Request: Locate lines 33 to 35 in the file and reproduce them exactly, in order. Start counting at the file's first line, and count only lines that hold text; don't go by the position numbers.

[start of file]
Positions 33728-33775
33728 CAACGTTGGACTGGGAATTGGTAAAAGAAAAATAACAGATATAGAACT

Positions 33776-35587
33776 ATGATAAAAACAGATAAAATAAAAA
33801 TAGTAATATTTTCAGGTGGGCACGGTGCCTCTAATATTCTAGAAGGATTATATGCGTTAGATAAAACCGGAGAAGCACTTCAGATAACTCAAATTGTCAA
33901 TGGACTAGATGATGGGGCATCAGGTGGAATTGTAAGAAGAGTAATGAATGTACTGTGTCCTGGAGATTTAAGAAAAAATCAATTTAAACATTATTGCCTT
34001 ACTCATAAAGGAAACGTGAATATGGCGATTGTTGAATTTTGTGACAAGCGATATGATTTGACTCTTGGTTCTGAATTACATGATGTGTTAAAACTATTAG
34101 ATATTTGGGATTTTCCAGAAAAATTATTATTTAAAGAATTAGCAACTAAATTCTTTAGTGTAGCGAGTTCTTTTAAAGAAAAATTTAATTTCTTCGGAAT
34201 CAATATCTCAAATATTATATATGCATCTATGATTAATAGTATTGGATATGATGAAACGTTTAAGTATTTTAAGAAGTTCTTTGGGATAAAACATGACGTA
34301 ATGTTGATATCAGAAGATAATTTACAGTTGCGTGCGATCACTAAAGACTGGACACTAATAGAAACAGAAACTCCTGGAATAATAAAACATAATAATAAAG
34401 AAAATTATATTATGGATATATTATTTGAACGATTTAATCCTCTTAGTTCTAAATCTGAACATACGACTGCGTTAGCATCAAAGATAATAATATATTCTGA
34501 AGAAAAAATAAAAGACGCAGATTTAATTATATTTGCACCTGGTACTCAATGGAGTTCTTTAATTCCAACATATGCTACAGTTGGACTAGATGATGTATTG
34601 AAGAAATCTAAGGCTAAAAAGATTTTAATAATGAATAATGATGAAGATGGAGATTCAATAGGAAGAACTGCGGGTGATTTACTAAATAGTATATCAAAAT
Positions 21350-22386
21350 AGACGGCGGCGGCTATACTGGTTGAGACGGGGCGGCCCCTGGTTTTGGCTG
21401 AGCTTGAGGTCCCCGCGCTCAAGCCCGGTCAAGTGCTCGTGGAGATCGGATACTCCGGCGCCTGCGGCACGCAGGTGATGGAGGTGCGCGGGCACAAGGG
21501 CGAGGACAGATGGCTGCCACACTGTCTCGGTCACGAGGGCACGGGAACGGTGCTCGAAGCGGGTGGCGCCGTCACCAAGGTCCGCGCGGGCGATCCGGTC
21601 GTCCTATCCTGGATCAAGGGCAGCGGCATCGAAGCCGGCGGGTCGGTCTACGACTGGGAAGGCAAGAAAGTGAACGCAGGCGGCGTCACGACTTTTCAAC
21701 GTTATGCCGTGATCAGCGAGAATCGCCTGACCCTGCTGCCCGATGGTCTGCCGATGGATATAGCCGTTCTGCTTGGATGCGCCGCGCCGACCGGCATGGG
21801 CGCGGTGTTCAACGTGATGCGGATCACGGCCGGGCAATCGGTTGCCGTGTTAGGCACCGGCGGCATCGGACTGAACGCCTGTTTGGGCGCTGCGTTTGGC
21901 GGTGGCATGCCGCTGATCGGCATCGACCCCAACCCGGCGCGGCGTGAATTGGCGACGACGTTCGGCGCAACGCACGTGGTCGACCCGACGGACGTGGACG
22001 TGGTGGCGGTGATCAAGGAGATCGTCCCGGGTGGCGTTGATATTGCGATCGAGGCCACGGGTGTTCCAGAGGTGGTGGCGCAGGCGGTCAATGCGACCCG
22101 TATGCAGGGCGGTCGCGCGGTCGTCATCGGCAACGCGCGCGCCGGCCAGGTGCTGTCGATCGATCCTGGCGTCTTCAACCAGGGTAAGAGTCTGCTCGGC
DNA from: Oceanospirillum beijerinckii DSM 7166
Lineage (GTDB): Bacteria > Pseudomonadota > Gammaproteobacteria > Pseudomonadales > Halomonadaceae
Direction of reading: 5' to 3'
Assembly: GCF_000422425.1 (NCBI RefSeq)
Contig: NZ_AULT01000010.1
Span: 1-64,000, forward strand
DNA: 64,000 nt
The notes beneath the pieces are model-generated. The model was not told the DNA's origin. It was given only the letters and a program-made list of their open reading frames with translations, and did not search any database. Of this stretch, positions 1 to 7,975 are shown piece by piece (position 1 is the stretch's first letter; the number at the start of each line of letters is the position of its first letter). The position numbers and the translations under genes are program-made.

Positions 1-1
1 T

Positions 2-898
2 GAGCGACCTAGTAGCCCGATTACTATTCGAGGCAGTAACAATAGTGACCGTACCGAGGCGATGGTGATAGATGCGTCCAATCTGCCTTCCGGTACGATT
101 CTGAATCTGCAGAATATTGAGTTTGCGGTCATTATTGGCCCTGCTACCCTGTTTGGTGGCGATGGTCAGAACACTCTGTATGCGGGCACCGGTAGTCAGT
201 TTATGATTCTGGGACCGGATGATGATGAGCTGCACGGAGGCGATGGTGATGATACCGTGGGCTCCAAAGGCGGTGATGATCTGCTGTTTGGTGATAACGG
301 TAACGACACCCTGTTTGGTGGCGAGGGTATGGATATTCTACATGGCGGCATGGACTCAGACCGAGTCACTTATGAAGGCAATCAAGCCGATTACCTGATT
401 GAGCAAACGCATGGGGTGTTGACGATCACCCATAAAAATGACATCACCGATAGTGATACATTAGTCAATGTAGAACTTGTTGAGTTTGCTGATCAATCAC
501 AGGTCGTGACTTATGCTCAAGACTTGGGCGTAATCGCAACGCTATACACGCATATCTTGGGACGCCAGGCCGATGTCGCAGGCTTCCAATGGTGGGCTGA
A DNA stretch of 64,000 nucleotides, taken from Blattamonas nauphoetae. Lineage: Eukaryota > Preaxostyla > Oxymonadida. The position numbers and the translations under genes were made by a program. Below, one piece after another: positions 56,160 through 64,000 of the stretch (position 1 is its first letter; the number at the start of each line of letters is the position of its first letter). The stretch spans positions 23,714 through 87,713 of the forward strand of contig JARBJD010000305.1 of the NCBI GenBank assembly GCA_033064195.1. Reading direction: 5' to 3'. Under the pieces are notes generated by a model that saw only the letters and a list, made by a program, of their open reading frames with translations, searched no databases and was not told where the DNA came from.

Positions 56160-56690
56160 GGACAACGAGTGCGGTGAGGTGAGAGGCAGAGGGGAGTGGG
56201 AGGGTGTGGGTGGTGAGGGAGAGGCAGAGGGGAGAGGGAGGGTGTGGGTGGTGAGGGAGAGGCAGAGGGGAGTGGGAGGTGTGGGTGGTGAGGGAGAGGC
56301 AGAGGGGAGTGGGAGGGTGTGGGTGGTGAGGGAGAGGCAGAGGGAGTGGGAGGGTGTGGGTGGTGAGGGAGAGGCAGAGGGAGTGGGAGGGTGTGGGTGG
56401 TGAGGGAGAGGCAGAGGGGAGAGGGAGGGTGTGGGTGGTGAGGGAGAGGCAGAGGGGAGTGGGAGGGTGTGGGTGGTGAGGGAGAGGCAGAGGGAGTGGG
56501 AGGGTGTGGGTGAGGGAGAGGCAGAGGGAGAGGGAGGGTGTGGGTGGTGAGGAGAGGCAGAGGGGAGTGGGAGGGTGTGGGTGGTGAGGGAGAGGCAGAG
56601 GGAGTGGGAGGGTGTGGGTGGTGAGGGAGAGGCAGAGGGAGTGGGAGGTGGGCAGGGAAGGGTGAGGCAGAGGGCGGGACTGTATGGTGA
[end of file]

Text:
1 T

Positions 2-898
2 GAGCGACCTAGTAGCCCGATTACTATTCGAGGCAGTAACAATAGTGACCGTACCGAGGCGATGGTGATAGATGCGTCCAATCTGCCTTCCGGTACGATT